Refugee crisis could cost Germany €400 billion — study
Receiving refugees could cost Germany up to €400 billion, says a new study conducted exclusively for the Zeit newspaper. The government reportedly expects 3.6 million refugees by 2020, with about half a million people arriving each year.
The results of the study, carried out by the Mannheim Center for European Economic Research (ZEW), suggest that the economic impact of the refugee crisis largely depends on the degree of the economic integration of the refugees, Zeit reported.
The faster refugees find a job and the better their skills are, the less they will cost the German government. If 60 percent of those coming to Germany complete training to reach the level of local residents, their profits would be substantially increased and refugee-related costs reduced to €218 billion or even less if integration speed is faster.
"Public spending on effective active measures for professional qualification and faster economic integration could produce good benefits in the form of taxes and contribution revenues as well as lower spending on the social needs [of refugees],” the study says, according to Zeit.
However, if the integration process is not so successful – meaning the migrants only start entering the labor market in 20 years from now and at the level of blue collars – the taxes they will produce aren’t going to be sufficient to cover social welfare and other associated costs, the study warns.
The “additional financial burden” could add up to as much as €398 billion for the budget, drawn out over several decades, the study warns.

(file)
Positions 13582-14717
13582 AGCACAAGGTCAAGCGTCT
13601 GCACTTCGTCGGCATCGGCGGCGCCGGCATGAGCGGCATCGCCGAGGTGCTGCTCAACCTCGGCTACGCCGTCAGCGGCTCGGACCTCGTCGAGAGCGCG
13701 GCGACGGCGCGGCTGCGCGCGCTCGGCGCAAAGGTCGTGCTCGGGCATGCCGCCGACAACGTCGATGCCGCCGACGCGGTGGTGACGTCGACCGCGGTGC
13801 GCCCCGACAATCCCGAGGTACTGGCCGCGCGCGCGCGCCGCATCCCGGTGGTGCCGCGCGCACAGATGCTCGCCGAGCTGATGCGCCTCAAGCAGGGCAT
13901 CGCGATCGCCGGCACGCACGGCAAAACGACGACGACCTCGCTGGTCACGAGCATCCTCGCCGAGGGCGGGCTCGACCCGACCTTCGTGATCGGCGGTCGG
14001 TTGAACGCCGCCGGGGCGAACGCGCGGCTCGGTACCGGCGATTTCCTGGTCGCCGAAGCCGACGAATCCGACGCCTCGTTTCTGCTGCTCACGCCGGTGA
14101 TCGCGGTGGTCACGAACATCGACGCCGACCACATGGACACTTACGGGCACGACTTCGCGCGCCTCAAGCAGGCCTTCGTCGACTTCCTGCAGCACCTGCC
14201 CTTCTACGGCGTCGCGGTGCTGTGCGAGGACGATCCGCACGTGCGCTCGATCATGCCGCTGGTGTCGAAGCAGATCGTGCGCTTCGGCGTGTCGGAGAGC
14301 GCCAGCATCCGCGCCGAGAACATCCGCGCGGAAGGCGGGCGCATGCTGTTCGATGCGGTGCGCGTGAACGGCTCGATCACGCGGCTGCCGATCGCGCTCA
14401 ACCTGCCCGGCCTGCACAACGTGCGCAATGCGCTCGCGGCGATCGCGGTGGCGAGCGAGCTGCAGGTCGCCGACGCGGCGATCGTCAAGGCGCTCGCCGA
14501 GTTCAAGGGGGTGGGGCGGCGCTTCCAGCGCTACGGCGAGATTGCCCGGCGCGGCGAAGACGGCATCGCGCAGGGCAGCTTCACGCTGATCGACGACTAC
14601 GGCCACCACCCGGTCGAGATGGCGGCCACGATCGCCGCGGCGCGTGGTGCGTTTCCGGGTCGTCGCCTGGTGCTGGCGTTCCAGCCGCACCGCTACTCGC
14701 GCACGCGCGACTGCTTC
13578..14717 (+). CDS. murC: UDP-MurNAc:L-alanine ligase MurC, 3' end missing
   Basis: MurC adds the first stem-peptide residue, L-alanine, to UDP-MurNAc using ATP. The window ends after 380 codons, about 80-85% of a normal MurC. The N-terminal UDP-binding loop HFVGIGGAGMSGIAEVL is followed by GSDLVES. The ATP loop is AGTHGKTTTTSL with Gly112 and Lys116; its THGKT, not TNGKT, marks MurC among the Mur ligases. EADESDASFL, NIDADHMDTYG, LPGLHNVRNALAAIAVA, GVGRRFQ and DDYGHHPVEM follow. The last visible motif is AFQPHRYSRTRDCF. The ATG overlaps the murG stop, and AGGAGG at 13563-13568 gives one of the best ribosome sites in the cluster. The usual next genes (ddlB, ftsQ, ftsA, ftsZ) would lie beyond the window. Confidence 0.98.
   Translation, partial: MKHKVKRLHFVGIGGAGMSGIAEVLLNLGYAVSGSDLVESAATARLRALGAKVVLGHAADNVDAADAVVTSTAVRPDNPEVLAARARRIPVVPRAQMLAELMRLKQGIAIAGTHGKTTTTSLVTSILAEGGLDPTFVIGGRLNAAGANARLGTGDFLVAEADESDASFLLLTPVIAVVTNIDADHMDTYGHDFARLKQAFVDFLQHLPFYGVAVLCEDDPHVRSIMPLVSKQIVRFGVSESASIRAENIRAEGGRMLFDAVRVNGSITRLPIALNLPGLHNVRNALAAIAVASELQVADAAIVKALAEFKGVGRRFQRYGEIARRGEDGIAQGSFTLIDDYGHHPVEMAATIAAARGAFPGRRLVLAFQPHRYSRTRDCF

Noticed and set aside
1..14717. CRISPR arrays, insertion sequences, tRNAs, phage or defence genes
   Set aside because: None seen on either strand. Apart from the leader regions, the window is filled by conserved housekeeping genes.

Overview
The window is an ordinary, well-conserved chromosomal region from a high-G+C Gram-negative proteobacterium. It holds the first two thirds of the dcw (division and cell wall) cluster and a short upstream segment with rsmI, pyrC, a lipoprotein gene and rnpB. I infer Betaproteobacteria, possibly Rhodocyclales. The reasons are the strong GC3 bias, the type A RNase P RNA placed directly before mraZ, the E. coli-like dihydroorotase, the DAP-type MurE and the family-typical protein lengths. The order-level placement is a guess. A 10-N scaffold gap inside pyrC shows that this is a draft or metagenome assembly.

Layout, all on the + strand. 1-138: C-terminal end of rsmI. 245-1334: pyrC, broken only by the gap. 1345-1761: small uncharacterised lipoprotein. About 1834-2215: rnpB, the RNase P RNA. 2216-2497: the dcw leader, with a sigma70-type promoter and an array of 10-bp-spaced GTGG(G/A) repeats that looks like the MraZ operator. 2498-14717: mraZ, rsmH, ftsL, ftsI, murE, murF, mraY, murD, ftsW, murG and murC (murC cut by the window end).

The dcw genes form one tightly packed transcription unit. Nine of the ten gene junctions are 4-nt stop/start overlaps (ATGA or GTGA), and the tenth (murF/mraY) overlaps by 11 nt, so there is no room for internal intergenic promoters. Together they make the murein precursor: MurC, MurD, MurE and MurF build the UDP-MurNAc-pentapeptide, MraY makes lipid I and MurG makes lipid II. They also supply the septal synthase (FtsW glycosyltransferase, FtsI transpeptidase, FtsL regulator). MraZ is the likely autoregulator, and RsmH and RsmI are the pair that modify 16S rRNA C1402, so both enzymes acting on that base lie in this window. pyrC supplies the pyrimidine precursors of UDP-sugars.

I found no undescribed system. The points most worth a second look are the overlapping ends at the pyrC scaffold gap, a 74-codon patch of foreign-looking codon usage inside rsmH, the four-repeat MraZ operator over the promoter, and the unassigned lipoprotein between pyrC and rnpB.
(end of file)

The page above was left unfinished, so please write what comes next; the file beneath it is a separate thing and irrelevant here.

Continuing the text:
Criminal gangs in Germany have been taking advantage of the huge influx of refugees by recruiting asylum seekers to join their ranks, Die Welt reported earlier this month. The gangs, run mostly by Arab families, are reportedly looking for “young, strong men.”
Around 1.1 million refugees came to Germany in 2015. Many German citizens have lost hope in the government's ability to handle the crisis, with a recent poll showing that 81 percent of people believe the crisis to be “out of control” under Merkel's leadership.
Angela Merkel’s open-door policy has repeatedly come under fire from the Christian Social Union (CSU), with Bavarian State President Horst Seehofer calling the chancellor’s decision to ease entry for people seeking asylum in Germany utterly “wrong.”
Frank-Christian Hansel from the Alternative for Germany Party, told RT last week that the German chancellor is breaking the law with her migrant policy.
“We understand all the refugees that would want to come to Germany. But we are talking about law. Germany is a country regulated by law. And the refugee crisis she made has nothing to do with our constitution. As you know, if there are other countries which are secure they cannot come and solicit asylum in Germany. So, she is breaking the law; compassion is one thing and morality is one thing, but policy is another thing," he said.
Europe continues to face the worst refugee crisis since World War II. Most asylum seekers arriving on the continent are from the Middle East and particularly Syria, where 250,000 people have been killed and more than 12 million displaced since a civil war began in 2011, according to UN figures.